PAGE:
We conducted a systematic literature search using PubMed, Embase, and Web of Science databases from inception to October 10, 2022 to identify original research studies on the independent effect of exercise on hepatic steatosis, steatohepatitis, or liver fibrosis measured by histological assessment or NITs in human subjects with biopsy-proven NAFLD (Fig. 1). The search was performed based on the Preferred Reporting Items for Systematic Reviews and Meta-Analyses (PRISMA) guidelines [15] using the following keywords: (exercise, physical activity, physical endurance, physical exertion, physical training, endurance exercise, endurance training, aerobic exercise, aerobic training, walking, jogging, running, treadmill, swimming, resistance exercise, resistance training, progressive resistance, weight training, weight lifting, muscle exercise, muscle training, strength training, interval training, high-intensity interval, or HIIT) and (non-alcoholic fatty liver disease, fatty liver, hepatic steatosis, NAFLD, non-alcoholic steatohepatitis, steatohepatitis, or NASH) and (biopsy, histology, histologic, histological, histopathology, histopathologic, or histopathological).
After removing duplicates, we included articles that met the following inclusion criteria: (1) involved subjects with biopsy-proven NAFLD, (2) analyzed the independent effect of exercise, (3) assessed changes in hepatic steatosis, steatohepatitis, or liver fibrosis via either histological evaluation or NITs, and (4) were primary research studies. Reference lists of each included paper were then manually reviewed to identify additional eligible studies.

RESULTS

Our literature search yielded a total of nine studies, including seven interventional studies and two observational reports, that investigated the independent effect of exercise on hepatic steatosis, steatohepatitis, or liver fibrosis in biopsyproven NAFLD (Fig. 1). Six studies evaluated histological endpoints, and five studies assessed NIT outcomes [16-24]. The participant demographics of included studies are shown in Table 1. Protocols and results of interventional studies measuring histological and NIT endpoints are summarized in Tables 2 and 3.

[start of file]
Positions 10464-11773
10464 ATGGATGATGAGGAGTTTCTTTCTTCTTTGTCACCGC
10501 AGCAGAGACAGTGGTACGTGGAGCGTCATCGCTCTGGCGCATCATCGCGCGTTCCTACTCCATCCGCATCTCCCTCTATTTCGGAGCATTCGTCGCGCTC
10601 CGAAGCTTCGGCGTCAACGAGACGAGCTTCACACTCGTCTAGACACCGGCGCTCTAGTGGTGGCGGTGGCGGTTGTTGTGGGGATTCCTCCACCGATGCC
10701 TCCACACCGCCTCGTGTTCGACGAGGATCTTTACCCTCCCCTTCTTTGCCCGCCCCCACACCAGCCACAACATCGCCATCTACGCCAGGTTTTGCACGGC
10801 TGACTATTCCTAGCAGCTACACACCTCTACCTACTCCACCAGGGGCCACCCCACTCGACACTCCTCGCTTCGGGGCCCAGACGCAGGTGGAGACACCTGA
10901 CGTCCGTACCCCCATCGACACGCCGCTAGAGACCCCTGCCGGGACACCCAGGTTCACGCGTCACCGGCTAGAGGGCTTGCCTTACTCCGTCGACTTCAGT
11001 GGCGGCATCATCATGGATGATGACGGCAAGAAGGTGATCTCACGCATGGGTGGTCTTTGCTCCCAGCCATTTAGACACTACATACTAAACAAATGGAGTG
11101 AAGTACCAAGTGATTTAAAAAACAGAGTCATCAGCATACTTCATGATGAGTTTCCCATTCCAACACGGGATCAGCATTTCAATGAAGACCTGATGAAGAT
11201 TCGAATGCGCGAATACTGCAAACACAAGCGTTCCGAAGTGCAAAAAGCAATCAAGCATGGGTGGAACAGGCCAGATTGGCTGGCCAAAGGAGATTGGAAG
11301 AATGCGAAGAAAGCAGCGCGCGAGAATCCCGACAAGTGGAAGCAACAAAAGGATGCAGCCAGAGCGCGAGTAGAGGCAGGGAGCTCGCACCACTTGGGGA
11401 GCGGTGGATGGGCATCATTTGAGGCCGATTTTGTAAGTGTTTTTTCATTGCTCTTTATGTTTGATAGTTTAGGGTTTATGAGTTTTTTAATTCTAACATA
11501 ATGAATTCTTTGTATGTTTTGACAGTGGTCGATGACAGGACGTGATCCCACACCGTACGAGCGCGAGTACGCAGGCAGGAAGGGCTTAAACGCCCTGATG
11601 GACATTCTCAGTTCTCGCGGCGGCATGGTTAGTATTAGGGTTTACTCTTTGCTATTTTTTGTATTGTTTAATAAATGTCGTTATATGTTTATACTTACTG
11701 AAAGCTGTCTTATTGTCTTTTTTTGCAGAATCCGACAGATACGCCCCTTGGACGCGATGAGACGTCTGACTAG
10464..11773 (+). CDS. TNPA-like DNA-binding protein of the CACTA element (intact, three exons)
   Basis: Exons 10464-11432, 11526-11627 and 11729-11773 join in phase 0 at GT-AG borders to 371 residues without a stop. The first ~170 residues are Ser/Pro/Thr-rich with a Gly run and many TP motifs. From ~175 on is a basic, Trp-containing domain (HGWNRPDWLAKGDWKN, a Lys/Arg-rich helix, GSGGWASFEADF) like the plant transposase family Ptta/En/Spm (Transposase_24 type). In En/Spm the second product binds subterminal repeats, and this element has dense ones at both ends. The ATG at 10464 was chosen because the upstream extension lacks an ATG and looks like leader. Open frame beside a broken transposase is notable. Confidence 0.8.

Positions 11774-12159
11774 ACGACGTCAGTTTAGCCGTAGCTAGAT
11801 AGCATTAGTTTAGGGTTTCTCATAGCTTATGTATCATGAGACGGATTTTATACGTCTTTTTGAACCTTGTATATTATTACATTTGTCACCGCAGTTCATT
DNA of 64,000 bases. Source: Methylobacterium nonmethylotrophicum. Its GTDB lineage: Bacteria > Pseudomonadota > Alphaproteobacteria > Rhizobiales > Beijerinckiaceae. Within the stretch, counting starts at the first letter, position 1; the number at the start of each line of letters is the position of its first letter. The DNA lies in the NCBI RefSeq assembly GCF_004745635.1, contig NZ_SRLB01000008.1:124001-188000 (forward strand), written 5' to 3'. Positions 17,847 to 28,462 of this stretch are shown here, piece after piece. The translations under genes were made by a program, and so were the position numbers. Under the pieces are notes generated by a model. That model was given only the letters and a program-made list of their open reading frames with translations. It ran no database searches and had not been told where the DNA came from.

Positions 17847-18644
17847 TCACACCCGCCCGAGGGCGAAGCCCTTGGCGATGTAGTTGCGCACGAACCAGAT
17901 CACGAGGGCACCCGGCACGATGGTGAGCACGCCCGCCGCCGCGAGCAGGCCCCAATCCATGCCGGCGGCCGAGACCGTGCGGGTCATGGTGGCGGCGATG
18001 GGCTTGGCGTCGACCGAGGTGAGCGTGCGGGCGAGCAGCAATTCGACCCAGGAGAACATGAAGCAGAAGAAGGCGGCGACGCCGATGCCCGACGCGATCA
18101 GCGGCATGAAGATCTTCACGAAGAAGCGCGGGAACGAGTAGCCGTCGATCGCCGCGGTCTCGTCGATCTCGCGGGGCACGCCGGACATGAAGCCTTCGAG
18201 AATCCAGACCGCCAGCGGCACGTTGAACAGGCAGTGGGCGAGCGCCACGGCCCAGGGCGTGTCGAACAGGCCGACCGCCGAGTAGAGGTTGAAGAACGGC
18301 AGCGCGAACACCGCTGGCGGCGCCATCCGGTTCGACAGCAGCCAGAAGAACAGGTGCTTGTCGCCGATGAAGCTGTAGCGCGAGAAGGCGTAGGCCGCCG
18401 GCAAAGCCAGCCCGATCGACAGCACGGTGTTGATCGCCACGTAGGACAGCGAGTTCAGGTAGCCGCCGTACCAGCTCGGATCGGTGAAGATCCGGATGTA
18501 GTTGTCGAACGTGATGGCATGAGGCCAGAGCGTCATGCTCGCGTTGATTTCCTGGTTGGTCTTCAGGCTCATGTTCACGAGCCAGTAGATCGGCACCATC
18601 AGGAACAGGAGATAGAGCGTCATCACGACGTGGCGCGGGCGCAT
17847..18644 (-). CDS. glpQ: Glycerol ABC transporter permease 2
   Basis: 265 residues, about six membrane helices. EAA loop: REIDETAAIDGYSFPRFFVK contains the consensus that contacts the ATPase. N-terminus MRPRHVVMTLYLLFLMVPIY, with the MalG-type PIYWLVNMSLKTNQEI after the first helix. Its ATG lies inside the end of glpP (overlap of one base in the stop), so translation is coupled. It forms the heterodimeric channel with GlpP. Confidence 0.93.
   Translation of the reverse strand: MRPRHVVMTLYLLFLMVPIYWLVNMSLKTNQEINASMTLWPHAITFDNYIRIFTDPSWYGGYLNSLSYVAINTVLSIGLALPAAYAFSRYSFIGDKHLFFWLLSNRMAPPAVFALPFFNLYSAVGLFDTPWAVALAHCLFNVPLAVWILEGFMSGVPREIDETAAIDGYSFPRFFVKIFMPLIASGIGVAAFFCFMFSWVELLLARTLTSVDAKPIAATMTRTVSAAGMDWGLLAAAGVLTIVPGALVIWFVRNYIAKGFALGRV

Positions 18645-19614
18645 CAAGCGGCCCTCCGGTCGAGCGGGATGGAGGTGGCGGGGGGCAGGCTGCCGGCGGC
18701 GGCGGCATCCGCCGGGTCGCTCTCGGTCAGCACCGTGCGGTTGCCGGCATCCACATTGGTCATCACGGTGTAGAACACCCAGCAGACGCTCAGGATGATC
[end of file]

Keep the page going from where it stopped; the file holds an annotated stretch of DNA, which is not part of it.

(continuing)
Impact of exercise on biopsy-proven NAFLD assessed by histological evaluation

Two of the six studies that assessed histological endpoints were RCTs, neither of which reported statistically significant histological improvement following exercise interventions [16,17]. Hickman et al.16 randomly assigned 21 adults with NAFLD, 18 of whom had biopsy-proven NASH, to six months of either circuit-based resistance exercise without dietary changes or dietary-induced weight loss (DIWL). The exercise intervention consisted of three moderate-intensity sessions per week, starting with one circuit (12 minutes) per session during the first week and then a gradual increase to five circuits (60 minutes) per session by the fifth week. Supervision was offered to participants but not strictly required for the exercise intervention, resulting in an attendance rate of 90% for supervised sessions. The DIWL group achieved significant weight loss (mean –9.7%) while the exercise group did not. Post-intervention liver biopsies were performed in 14 participants (11 with NASH), revealing a significant decrease in both steatosis severity and NAFLD activity score (NAS) in the DIWL but not the exercise group. Neither group experienced significant change in lobular inflammation, hepatocyte ballooning, or fibrosis stage. Within the NASH-only cohort, two of the three participants in the DIWL group achieved NASH resolution while two of the eight participants in the exercise group achieved NASH resolution but this difference was not statistically significant (P=0.49) [16].